COVID-19: the value of a global network

Published by David Hynam
CEO, Bupa Global and UK

22 May 2020 . United Kingdom

When thinking about the coronavirus crisis, it’s easy to reflect just on the past eight weeks, during which people across the UK have been feeling the impact of lockdown.

Woman drinking coffee at desk

When thinking about the coronavirus crisis, it’s easy to reflect just on the past eight weeks, during which people across the UK have been feeling the impact of lockdown.

In reality, it’s been on our agenda for the past five months, ever since the first cases were recorded in China. The Bupa businesses I look after are based out of nine countries from the UK and USA, through to Dubai and Denmark and both Hong Kong and mainland China. As such, I stay very connected with my counterparts across the Bupa Group in locations like Spain, Australia and New Zealand.

I’ve no doubt that our global network has made us all better placed to weather this crisis, taking action to prepare our businesses elsewhere.

For example, in the UK our procurement teams took fast and robust action to ensure that frontline colleagues in our care homes and the Cromwell Hospital have always had access to personal protective equipment (PPE). This hasn’t been easy but, by acting early, our teams have been able to secure over seven million items of essential PPE to help keep patients, residents and colleagues safe.  

Elsewhere, after seeing other countries facing restrictions on public movement, we quickly adapted our business to ensure that the majority of office-based colleagues across Bupa Global & UK could work remotely.

While unprecedented, I’m proud of how well our teams have moved to home working. Our IT & Digital colleagues have adapted our systems and brought in 1000s of pieces of kit – such as new laptops and screens - to ensure we could continue to support our customers when they needed us.

And it’s not just planning for this crisis itself. As the UK starts to lift restrictions, we are constantly speaking to colleagues in other regions to learn from their own experiences about the ‘new normal’ outside of lockdown.

Businesses looking at returning to offices have already shared practical advice.

Teams in Hong Kong found success in giving people time to return to base, acknowledging that people may be anxious about leaving home – with colleagues returning to work when they felt comfortable, allowing for the early adopters to build confidence among others. This process has been key in building trust and also helping people learn the new ways of working, which is essential for health and safety. They also found that colleagues responded well to clear set days to work from the office. While of course we need to keep flexibility within it, it is important that we give clarity to our people and avoid unnecessary confusion which can contribute to further anxiety.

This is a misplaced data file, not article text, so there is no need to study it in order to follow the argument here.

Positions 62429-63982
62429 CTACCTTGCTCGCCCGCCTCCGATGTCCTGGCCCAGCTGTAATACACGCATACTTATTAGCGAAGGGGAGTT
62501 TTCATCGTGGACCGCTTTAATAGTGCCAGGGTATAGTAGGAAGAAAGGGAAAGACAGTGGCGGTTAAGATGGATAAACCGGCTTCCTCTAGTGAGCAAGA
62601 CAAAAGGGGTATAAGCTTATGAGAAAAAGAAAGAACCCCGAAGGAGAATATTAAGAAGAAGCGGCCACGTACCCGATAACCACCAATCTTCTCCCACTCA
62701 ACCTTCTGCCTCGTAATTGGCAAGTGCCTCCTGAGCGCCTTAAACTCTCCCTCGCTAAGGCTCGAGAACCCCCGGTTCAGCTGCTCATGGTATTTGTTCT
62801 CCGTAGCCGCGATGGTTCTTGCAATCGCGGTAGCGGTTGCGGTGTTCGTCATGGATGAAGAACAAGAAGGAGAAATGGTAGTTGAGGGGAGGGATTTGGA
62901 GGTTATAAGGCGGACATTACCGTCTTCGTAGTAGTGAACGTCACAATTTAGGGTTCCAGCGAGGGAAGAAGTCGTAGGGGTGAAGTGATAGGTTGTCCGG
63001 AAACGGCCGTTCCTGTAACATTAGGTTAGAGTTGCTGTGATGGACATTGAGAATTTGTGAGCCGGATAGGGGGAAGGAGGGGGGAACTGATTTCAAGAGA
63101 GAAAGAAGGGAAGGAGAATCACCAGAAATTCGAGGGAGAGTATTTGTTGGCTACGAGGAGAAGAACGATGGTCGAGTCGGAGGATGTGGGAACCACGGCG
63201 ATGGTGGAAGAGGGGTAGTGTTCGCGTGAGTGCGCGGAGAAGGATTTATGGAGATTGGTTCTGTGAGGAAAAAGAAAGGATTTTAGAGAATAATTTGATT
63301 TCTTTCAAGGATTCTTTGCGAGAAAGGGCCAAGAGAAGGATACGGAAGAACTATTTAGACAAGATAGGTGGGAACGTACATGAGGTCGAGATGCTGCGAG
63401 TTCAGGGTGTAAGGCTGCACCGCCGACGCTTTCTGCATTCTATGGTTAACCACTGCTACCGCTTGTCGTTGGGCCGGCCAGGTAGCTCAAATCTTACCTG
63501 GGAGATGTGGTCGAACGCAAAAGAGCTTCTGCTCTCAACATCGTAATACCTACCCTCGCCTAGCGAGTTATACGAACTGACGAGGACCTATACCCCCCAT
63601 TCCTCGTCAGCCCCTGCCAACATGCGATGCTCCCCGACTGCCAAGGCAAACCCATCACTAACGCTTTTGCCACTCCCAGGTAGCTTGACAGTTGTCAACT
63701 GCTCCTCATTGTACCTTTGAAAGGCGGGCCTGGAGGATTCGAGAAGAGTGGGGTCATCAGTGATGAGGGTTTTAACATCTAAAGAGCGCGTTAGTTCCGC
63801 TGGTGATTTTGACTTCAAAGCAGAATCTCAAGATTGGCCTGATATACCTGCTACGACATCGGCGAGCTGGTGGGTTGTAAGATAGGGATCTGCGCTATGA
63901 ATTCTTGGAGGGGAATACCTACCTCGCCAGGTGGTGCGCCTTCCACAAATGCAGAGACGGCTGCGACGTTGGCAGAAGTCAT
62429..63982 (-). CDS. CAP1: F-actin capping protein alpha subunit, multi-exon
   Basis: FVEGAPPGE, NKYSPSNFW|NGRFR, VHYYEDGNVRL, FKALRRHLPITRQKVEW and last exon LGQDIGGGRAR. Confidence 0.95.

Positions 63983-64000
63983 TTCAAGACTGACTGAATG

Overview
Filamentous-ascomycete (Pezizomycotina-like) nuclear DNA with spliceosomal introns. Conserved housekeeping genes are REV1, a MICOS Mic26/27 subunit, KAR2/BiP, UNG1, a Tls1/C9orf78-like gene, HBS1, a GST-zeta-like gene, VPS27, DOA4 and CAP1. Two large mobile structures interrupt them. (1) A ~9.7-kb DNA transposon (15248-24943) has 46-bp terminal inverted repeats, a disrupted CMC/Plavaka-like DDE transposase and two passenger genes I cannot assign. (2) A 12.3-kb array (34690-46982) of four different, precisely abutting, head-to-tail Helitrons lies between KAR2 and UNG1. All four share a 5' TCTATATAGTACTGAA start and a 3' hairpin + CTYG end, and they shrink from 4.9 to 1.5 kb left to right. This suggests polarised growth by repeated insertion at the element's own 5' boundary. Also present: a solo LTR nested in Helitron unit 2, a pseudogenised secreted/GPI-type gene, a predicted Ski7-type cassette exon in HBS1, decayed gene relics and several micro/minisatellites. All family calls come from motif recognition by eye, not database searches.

Elsewhere, on returning to offices in Copenhagen, our Bupa Global teams have redesigned the layout to help ensure effective social distancing – including in previously busy communal areas such as areas where people take breaks. While it might seem obvious, people’s perceptions of two or three metres can vary hugely, so visual prompts were helpful and practical. Similarly, we’ve introduced staggered working hours and also support for colleagues with young families, as Danish children were the first in Europe to go back to school. Both are ideas we’re closely observing within the UK.

When we talk more generally about returning to locations, it’s important to remember that this not only relates to offices but also to our health clinics and dental practices. We’re focused on ensuring we have the appropriate measures in place around testing and protective equipment so that we build the confidence of both our colleagues and our customers to return to clinical settings. These are just a handful of the examples we’re learning from and, with every day, we’re seeing more which are helping to shape our approach now in the UK.

When it comes to this pandemic, we can’t always predict the outcomes. However, by sharing knowledge and learning lessons across borders, we can protect our colleagues and our business, and ensure we’re in as strong a position as possible to support our customers, whatever comes our way.

David Hynam

CEO, Bupa Global and UK

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